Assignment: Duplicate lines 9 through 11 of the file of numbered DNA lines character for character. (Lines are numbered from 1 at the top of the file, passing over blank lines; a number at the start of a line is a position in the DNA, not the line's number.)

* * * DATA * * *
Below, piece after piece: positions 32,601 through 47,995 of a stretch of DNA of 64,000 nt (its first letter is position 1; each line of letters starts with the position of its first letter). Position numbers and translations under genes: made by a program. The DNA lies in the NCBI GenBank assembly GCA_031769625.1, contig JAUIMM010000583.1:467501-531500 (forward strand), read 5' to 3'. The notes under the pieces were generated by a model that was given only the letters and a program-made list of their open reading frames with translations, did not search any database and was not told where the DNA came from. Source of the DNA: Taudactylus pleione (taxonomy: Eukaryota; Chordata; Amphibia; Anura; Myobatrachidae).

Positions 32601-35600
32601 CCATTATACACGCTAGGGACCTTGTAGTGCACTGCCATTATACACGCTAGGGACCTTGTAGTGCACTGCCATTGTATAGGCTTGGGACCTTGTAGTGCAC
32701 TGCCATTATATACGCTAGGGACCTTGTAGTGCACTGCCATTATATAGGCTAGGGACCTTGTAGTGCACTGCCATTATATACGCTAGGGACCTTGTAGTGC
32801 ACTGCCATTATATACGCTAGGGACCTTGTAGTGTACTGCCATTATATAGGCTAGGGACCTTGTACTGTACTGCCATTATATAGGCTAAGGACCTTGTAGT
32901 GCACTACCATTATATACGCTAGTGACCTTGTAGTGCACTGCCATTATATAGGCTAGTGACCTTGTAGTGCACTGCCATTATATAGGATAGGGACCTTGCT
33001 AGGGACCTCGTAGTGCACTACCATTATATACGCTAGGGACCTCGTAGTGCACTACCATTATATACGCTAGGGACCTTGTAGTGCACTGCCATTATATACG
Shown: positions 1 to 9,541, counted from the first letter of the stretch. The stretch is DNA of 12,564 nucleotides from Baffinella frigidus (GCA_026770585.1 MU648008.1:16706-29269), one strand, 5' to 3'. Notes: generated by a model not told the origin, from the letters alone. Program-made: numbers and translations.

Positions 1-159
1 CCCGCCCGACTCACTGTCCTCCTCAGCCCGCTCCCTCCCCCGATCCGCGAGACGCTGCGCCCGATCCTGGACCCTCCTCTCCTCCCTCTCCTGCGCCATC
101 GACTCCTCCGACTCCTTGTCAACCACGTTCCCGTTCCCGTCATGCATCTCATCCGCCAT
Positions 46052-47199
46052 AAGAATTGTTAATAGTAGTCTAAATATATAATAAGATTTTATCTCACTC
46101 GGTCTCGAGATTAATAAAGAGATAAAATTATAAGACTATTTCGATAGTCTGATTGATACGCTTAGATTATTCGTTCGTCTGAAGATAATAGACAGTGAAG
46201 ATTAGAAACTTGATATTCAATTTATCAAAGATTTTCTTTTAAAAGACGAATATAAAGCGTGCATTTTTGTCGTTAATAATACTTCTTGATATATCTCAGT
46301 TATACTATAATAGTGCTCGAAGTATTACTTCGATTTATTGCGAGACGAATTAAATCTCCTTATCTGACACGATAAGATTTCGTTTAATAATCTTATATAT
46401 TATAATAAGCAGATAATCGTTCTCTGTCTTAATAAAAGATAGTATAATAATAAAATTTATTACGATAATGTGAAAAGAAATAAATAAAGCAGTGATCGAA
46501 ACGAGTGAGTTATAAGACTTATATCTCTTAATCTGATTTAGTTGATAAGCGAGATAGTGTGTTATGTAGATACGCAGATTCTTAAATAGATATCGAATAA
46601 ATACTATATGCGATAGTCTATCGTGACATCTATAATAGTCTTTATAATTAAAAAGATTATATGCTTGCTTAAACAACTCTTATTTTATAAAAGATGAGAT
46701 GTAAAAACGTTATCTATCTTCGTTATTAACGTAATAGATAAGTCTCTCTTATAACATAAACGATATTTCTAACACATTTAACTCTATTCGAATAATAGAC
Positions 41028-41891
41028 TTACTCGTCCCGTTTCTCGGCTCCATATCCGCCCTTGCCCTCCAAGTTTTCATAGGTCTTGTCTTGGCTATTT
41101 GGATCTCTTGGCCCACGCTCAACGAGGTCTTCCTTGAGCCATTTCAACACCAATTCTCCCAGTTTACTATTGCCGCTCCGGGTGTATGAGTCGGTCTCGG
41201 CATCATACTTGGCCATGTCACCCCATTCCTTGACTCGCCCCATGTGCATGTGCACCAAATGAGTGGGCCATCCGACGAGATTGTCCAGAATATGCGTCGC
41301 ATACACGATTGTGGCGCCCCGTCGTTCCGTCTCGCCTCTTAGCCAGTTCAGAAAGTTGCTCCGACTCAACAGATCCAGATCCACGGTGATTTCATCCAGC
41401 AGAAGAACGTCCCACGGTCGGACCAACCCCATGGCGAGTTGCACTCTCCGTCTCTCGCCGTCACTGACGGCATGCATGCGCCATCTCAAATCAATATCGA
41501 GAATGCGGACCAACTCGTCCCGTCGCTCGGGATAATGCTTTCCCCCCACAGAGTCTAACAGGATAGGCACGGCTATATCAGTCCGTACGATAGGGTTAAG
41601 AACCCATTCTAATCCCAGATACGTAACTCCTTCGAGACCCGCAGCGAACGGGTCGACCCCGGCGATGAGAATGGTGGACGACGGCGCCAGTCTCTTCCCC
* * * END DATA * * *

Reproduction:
Positions 1-159
1 CCCGCCCGACTCACTGTCCTCCTCAGCCCGCTCCCTCCCCCGATCCGCGAGACGCTGCGCCCGATCCTGGACCCTCCTCTCCTCCCTCTCCTGCGCCATC
101 GACTCCTCCGACTCCTTGTCAACCACGTTCCCGTTCCCGTCATGCATCTCATCCGCCAT